Low income Measures (LIMs), on the other hand, are strictly relative measures of low income, set at 50% of adjusted median family income. These measures are categorized according to the number of adults and children present in families, reflecting the economies of scale inherent in family size and composition. This publication incorporates a detailed description of the methods used to arrive at both measurements. It also explains how base years are defined and how LICOs are updated using the Consumer Price Index.

[ Other issues in this series ]

May 3, 2007
Consolidated government finance: Assets and liabilities, March 31, 2005
- includes a table showing Consolidated Net Financial Debt of federal, provincial, territorial general and local governments for March 31, 2001 to 2005 in dollars and expressed as a % or Gross Domestic Product and per capita expenditure
- also includes Consolidated Net Financial Debt of provincial, territorial general and local governments as of March 31, 2005 in total dollars and dollars per capita

- Go to the Poverty Measures - Canadian Resources page: http://www.canadiansocialresearch.net/poverty.htm
- Go to the Social Statistics Links page: http://www.canadiansocialresearch.net/stats.htm

2. Talkin’ housing with the Bush man! - May 10
(The Wellesley Institute)

Talkin’ housing with the Bush man!
May 10, 2007
The charming, even charismatic, Philip Mangano - U.S. President George W. Bush’s “homeless czar” - was the keynote speaker on day one of the Canadian Housing and Renewal Association annual congress in Calgary on Thursday, and he didn’t disappoint! Of course, you’d expect that a senior political appointee for the Bush administration would be a good salesman for the policies of that government.
Source:
The Wellesley Institute Blog
[ The Wellesley Institute ]

- Go to the Homelessness and Housing Links page: http://www.canadiansocialresearch.net/homeless.htm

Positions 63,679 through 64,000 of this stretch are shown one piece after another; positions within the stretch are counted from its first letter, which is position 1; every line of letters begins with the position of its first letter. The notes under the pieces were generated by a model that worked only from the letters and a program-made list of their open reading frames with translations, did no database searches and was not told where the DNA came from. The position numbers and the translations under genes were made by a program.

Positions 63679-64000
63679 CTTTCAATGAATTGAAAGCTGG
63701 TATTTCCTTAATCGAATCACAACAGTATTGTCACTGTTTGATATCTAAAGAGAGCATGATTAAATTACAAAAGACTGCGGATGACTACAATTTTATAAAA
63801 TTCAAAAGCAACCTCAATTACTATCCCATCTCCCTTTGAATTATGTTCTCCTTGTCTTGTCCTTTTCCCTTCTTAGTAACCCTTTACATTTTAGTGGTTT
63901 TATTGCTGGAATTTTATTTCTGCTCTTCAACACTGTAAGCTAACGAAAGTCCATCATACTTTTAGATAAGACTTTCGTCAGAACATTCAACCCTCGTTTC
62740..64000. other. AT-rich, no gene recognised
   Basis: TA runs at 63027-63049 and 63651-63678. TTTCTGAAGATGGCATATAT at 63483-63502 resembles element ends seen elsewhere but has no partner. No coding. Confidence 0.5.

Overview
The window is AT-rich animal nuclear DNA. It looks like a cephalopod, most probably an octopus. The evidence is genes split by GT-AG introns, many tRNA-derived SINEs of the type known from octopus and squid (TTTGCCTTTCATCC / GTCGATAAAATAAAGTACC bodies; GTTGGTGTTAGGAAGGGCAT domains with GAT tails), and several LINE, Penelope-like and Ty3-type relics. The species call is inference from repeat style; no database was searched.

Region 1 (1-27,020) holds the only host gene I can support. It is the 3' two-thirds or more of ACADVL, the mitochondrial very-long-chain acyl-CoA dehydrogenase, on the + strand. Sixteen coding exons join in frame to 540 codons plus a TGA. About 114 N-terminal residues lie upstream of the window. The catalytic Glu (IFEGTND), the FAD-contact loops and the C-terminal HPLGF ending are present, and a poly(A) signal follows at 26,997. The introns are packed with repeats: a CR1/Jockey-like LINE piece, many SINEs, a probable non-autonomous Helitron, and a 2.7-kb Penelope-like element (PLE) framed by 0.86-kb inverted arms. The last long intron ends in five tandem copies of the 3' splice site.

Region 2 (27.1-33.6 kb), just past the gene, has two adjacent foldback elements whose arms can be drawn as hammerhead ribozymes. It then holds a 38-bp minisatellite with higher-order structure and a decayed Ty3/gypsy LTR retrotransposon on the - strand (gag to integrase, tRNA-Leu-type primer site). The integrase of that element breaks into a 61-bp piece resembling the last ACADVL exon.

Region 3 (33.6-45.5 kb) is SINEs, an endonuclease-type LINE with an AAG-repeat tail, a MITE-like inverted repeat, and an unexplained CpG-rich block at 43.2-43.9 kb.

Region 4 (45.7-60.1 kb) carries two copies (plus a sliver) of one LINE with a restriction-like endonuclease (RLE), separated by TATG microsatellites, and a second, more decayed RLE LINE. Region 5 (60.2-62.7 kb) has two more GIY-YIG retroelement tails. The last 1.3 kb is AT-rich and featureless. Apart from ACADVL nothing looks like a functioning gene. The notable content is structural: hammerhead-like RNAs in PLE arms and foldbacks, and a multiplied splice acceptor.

3. In Search of a Poverty Strategy - May 9
(Toronto Star Forum on Poverty)

From The Toronto Star:

In search of a poverty strategy:
Stop picking away at the edges of poverty,
say forum speakers, and take a leaf from Ireland's comprehensive plan

May 9, 2007
By Laurie Monsebraaten and Rita Daly
"(...) I think without any question, ... we've seen a dramatic reduction in the willingness of governments to address the poverty issue in the country."
(From panellist Bob Rae, former Ontario NDP Premier, and recent candidate in the federal Liberal Party leadership race)

Editorial comment:
Mr. Rae should know about the "reduction in the willingness of governments to address the poverty issue". While he was Ontario Premier from 2001 to 2005, he managed to alienate most of the NDP's traditional base of support because of his government's cost containment measures in Ontario's social programs, especially welfare. I'm sure there were many social justice group people in the audience who remembered only too well the Ontario Expenditure Plan ("Rae Days"), Enhanced Verification of welfare applications (read "Third Degree" or "Spanish Inquisition", according to social advocates...), no more earnings exemptions allowed for the first three months on welfare, administrative blitzes to encourage welfare recipients and applicants to apply for early retirement benefits or disability or survivor benefits under the Canada Pension Plan, and so on.
-----------------
For more information on the willingness of Bob Rae's government to address the poverty issue from 2001 to 2005,